I think it’s a mistake to first categorize Nepali students abroad as permanently damaged goods and then write them off as future blood suckers with an imperialist mindset, all on the basis of their parents social status. It is not preordained that because of their class origin, assuming they all come from elite families, they would definitely end up being that. It just isn’t factually/historically true; not for Nepal, nor for any other place.

    If you go back and review some recent past articles on this site you will note three or four examples of other possibilities.

    I am in contact with 11 South Asian postgraduate students, 4 of them coming from Nepal. Their age range is 25 to 28. None are from a working class background but not a single one of them is from the political elite background. They have all had to work a few years to save some money, but ninety percent of their first year’s tuition fee was raised by their parents taking long term bank loans and they have had to borrow three times more in the form of a very short term loan from loan sharks in order to prove to embassy officials that they have enough maintenance funds to finance their stay in the country.

    My understanding is that this is the most typical of the majority of South Asian students abroad, though I have known a handful in the past who had won scholarships or were working as research assistants, and then very rarely the children of big-shot reactionaries.

    These ex-spoilt prats, which they all admitted with loud laughter, are now desperately searching for second and even third part time jobs in order to survive. Not a single one of them could be said to have an imperialist mindset. Their mindset could be categorised to range from mildly progressive to somewhat radically critical of the status quo.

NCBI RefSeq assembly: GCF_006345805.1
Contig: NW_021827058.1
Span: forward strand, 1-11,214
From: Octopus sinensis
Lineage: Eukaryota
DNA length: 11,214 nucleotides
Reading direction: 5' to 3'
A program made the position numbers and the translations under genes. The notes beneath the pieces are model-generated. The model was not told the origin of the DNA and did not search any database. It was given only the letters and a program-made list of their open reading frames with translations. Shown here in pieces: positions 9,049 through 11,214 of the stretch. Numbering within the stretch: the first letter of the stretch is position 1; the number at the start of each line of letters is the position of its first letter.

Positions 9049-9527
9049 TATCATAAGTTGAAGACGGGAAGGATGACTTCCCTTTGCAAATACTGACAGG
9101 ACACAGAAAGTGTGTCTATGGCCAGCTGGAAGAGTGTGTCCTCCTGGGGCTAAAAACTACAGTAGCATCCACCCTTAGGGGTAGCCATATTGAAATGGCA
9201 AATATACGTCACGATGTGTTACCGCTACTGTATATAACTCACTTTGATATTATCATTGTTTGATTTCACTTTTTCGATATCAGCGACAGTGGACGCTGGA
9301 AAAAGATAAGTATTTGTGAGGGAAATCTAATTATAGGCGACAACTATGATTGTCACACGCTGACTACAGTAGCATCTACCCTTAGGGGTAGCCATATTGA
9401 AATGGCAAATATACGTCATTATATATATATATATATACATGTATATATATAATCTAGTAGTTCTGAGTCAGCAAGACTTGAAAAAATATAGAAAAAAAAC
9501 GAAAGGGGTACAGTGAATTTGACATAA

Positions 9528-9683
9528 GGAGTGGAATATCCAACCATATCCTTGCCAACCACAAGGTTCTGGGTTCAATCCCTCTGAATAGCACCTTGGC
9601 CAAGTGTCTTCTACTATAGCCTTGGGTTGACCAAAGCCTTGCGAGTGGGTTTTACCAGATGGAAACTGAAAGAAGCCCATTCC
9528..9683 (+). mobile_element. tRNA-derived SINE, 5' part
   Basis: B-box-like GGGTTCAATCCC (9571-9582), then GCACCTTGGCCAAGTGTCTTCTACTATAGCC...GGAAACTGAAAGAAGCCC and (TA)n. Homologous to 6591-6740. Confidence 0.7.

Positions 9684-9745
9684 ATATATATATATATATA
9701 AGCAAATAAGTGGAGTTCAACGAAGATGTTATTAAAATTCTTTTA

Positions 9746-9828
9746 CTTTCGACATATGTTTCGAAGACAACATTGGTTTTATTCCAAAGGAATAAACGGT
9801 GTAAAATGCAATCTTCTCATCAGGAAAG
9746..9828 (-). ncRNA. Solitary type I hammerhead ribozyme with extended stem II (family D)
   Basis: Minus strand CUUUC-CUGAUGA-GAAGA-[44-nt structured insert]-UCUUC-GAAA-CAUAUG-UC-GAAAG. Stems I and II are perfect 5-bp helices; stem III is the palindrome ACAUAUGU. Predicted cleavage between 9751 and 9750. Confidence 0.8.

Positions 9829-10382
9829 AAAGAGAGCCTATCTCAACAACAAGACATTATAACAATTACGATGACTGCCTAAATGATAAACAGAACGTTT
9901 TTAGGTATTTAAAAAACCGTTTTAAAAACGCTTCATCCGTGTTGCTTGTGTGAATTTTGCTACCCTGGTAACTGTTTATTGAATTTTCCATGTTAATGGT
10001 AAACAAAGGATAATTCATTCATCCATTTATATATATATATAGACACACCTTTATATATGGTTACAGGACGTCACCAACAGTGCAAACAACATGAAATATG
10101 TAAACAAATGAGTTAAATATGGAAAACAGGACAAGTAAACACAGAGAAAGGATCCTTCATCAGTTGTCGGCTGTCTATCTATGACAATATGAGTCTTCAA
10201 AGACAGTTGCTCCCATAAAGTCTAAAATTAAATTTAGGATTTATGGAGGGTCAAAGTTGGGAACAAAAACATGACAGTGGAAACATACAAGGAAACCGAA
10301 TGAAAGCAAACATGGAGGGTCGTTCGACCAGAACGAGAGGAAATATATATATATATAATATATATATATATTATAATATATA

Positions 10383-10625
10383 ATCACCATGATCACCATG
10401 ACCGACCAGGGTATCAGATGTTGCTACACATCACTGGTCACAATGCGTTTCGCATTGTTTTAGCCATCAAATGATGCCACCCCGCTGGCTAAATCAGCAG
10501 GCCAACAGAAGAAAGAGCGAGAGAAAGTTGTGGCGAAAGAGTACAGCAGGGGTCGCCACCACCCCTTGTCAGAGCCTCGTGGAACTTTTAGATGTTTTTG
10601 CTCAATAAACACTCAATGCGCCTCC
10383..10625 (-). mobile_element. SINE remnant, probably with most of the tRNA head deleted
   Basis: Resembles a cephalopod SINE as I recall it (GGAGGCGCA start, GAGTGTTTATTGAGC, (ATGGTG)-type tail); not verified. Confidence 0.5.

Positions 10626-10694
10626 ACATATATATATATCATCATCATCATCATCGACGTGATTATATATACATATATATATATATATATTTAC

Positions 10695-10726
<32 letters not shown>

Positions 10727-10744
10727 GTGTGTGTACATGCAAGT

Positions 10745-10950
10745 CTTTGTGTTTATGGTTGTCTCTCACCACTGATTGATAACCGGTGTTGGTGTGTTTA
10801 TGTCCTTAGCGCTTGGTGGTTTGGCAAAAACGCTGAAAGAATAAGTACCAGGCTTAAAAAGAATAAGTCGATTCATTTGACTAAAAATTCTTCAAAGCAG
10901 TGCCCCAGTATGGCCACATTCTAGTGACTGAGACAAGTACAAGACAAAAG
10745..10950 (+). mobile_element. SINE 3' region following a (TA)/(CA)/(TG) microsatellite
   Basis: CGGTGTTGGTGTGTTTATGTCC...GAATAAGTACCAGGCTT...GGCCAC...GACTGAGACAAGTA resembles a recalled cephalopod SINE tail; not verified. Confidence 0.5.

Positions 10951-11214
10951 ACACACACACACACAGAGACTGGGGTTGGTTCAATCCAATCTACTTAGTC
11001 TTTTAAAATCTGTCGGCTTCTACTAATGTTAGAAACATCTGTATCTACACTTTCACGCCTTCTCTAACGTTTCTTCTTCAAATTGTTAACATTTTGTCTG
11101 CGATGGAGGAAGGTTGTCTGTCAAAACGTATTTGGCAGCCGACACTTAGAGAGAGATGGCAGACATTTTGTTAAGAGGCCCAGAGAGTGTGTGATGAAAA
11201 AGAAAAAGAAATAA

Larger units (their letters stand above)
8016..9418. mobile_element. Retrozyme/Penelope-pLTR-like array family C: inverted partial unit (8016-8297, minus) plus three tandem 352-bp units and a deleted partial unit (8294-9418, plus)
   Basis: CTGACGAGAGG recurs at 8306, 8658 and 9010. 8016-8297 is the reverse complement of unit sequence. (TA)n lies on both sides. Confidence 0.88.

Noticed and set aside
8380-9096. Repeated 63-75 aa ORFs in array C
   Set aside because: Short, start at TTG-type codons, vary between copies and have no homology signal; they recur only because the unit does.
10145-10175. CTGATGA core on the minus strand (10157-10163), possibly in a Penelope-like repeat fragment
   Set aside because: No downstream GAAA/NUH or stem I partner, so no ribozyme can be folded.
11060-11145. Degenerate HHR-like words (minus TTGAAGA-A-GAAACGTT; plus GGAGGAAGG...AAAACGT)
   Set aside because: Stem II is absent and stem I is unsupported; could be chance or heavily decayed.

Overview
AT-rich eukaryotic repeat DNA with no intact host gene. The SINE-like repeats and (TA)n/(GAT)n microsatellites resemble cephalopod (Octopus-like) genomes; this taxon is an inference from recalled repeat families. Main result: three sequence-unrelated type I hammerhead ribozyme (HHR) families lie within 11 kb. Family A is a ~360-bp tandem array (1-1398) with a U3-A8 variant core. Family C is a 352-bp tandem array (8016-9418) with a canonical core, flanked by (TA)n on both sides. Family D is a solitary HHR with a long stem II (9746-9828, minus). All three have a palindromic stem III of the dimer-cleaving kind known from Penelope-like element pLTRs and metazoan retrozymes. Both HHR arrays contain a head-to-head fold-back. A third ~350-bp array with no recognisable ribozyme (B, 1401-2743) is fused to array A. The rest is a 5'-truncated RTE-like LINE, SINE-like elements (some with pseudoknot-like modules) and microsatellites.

Now, if even ten percent of those eleven thousand Nepali students are in the same boat as these eleven, then it’s a mistake to be so dismissive about them.

  6. Subas Rai said

    I agree with NSPF’s explanation regarding this issue. It’s nothing more than a negative stereotype that nepali students going abroad for higher education are a group of damaged pieces and they will harm their home country in future with an imperialist mindset. it sounds totally illogical in the sense that the statement above has no reliability and validity. I am a graduate student at one of the American Universities and I am not from an elite family as mentioned above. I do have a long term loan that i have borrowed from a bank. to my understanding, most of my nepali disporas having a higher education here belong to the same socio-economic status as i do to. My point is, it’s not fair enough to blame innocent and hard working nepali students attending educational institutions abroad of being harmful parasites.

  7. dawa sherpa said

    I am a Nepalese student and I have a few questionnaire about how can I apply for a university in US.I hope you can help me in some way.
    1. I want to know when and how should I apply and what should be my first step?
    2. Should I first contact in the US embassy ?
    3. How can I choose the university? Or, Embassy will do this for me after I visit Embassy?
    4. When will the new session starts in the University and when should I apply for it so that it won’t be late?
    5. Is scholarship possible?

    I would be happy and glad if you could help me out and reply me with detail information. Waiting to hear from you.